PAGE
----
OT? Younger vs. older doctors

Do Younger or Older Doctors Get Better Results?

A physician’s effectiveness has less to do with age than with how many patients they see and how well they keep up to date on new research.

By Anupam B. Jena and Christopher Worsham, The Wall Street Journal, July 8, 2023

n a study published in 2017, one of us (Dr. Jena) and colleagues set out to shed some light on the role of age when it came to internists who treat patients in hospitals. These physicians, called hospitalists, provide the majority of care for elderly patients hospitalized in the U.S. with some of the most common acute illnesses, such as serious infections, organ failure and cardiac problems…

Using data from Medicare on patients over age 65 and a database containing doctors’ ages, we identified about 737,000 non-elective hospitalizations managed by about 19,000 different hospitalists from 2011-13. We divided patients into four different groups based on the age of the doctor who treated them: doctors aged less than 40, 40-49, 50-59, and 60 and above…

The next step was to compare 30-day mortality rates between the four age different groups. Our statistical model found that as doctors got older, their patients had higher mortality rates. The rate for under-40 doctors was 10.8%, increasing to 11.1% in the 40-49 group, 11.3% in the 50-59 group, and 12.1% in the over-60 group… We repeated the analysis using 60- and 90-day mortality rates, in case longer term outcomes might have been different, but again, the pattern persisted: Younger doctors had better outcomes than their more experienced peers…

Younger doctors possess clinical knowledge that is more current. If older doctors haven’t kept up with the latest advances in research and technology, or if they aren’t following the latest guidelines, their care may not be as good as that of their younger peers…

We found that for “low volume” doctors, older doctors had higher mortality. For “medium volume” doctors, the pattern was less pronounced. And for “high-volume” doctors, the pattern went away altogether. In practical terms, as long as a doctor is seeing a sufficiently large number of patients, the doctor’s age is irrelevant to the care they give

A separate study by Dr. Jena and colleagues looked at about 900,000 Medicare patients who underwent common non-elective major surgeries (for example, emergency hip fracture repair or gall bladder surgery) performed by about 46,000 surgeons of varying age. … The results showed that unlike hospitalists, surgeons got better with age. …[end quote]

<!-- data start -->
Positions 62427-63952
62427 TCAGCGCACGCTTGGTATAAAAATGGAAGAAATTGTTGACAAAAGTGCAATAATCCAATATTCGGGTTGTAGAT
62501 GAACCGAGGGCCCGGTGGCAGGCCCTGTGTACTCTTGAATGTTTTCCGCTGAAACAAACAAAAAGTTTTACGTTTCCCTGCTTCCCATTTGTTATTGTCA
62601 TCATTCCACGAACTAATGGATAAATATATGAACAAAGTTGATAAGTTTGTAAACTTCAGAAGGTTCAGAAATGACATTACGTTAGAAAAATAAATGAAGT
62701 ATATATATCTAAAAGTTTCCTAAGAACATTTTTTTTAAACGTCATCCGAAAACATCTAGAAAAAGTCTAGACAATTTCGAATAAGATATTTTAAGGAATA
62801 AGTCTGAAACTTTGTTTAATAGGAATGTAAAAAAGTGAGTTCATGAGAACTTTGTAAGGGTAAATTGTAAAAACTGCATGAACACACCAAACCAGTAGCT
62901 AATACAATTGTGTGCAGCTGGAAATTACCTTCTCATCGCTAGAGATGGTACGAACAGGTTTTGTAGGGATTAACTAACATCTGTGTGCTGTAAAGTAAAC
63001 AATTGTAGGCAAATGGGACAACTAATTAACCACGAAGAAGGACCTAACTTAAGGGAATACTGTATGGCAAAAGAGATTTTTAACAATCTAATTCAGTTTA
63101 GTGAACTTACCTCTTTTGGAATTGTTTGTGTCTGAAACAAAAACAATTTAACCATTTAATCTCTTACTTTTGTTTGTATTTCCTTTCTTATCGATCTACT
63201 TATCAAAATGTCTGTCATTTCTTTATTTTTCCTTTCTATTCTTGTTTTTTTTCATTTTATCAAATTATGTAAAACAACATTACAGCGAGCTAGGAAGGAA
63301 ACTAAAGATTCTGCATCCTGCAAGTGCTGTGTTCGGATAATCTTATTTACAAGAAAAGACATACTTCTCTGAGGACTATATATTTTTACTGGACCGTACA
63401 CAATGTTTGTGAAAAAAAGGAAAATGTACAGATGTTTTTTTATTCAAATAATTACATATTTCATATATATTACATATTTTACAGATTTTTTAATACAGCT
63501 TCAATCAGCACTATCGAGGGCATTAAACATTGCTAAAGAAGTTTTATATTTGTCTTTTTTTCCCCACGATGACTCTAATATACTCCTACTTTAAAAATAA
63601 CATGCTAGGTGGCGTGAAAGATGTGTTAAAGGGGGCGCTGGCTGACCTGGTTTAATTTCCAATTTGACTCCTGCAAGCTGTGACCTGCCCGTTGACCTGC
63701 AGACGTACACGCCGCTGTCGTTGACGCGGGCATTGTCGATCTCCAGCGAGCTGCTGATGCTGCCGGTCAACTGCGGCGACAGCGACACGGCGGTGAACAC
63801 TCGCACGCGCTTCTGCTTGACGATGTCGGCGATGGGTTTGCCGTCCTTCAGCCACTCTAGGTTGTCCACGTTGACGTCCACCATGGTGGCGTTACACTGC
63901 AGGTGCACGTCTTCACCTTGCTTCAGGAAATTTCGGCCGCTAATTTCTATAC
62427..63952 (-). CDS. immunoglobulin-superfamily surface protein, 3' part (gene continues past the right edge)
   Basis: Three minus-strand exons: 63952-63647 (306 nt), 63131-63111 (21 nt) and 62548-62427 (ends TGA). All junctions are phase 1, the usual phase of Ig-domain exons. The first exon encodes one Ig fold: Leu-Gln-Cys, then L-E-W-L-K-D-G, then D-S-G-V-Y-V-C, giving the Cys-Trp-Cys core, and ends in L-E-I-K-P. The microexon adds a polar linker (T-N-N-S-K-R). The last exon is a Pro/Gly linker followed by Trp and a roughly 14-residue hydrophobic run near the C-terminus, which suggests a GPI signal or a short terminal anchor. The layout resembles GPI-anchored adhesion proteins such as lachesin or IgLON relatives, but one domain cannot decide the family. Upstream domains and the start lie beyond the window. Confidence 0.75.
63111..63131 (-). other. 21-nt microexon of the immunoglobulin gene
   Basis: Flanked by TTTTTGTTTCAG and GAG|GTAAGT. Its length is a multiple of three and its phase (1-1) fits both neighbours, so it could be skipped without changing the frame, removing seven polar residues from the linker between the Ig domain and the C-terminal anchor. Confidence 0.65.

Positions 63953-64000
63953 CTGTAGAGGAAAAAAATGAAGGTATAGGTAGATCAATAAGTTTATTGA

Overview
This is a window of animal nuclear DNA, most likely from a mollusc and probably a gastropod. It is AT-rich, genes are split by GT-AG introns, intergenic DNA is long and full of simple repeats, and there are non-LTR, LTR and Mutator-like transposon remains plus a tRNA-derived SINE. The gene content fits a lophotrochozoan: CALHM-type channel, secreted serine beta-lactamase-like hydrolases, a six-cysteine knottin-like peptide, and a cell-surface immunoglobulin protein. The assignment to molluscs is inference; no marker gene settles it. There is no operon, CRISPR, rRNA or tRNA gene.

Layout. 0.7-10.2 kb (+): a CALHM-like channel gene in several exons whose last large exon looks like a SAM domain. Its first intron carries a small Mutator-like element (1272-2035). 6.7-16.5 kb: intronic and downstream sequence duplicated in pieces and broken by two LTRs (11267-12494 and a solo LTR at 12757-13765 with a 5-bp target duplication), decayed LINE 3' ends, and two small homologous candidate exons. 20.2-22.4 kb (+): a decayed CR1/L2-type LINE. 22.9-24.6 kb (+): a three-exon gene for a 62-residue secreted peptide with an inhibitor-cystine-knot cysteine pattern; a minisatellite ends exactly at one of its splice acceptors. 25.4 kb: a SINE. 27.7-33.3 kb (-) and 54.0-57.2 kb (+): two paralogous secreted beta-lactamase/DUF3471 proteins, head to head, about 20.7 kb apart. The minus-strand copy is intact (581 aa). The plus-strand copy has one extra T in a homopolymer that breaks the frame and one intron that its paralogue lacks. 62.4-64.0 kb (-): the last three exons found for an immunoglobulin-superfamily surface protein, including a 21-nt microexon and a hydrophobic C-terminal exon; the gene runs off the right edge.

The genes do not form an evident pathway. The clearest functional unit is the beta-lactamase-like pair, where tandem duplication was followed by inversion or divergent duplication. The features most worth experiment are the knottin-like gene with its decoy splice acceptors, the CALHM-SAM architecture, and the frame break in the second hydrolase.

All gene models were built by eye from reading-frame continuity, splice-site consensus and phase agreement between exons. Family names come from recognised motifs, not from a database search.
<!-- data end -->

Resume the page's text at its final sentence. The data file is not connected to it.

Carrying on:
Bottom line: The most relevant question for any doctor or surgeon is, “Do you have a lot of experience caring for patients in my situation?” The surgeons I chose for my hysterectomy and bilateral mastectomy both answered, “Over 10 years of experience, hundreds of similar surgeries.” (These were specialist women’s health practices in Seattle, 2.5 hours away from home.)



Well, one reason younger doctors might have better outcomes than their more senior peers is that the more senior/more experienced guys have the tougher cases referred to them.

When dh had his aortic aneurysm start to dissect he was admitted to our local hospital with a good reputation (part of the hospital group he worked for at the time) Cardiothoracic surgeon was a peppy young thing…probably a few years out of his fellowship with a lovely bedside manner. Reassured my husband (or so he thought) that “he hadn’t had a problem yet” A huge Red Flag for anyone somewhat in the know. Long story short, he arranged a transfer for the University hospital…where, next day, the reassurances came by way of a statement that the whole team was so experienced that there wasn’t a problem they hadn’t encountered and handled smoothly


Do you see the glaring problem with the patient sample?

The older a doctor is often the older the patient load is. Patients stay with their doctors.

A 40 year old doctor is seeing a 65 y/o patient as the person retires and leaves his or her employer insurance coverage. Medicare is taken more widely. While doctors might not take Medicare the more common part of it is how many Medicare patients a doctor will see.

The doctor-patient relationship in a standard medical practice (where patients stay with their doctors…if they ever do these days) isn’t what’s under review in this essay…but rather the outcomes of Medicare beneficiaries who were admitted to hospital and treated by hospitalists for non elective procedures. I think this patient demographic was chosen simply because of the ease of getting the statistics for review than anything else.

I think this is the study that one of the authors must’ve been referring to. Per the opening paragraph, the setting is in US acute care hospitals.


Yes. That was the study quoted. Being the BMJ and this is open access, the responses are available for reading also.

I think the rationale for this essay (since it’s obviously not a press release from time of publication) has more to do with promoting the authors’ new book than the merits of the original paper. Book promotion rather than science by press release.


I guess i need to put a finer point on this.

An older doctor has older patients on average. This means the mortality rate should shift higher. As younger doctor would have younger seniors in his or her care on average and the mortality rate would shift a bit downwards. Now this does not have to be true for each and every doctor but on the whole would hold some water. The differences in mortality rates in the study would be explained.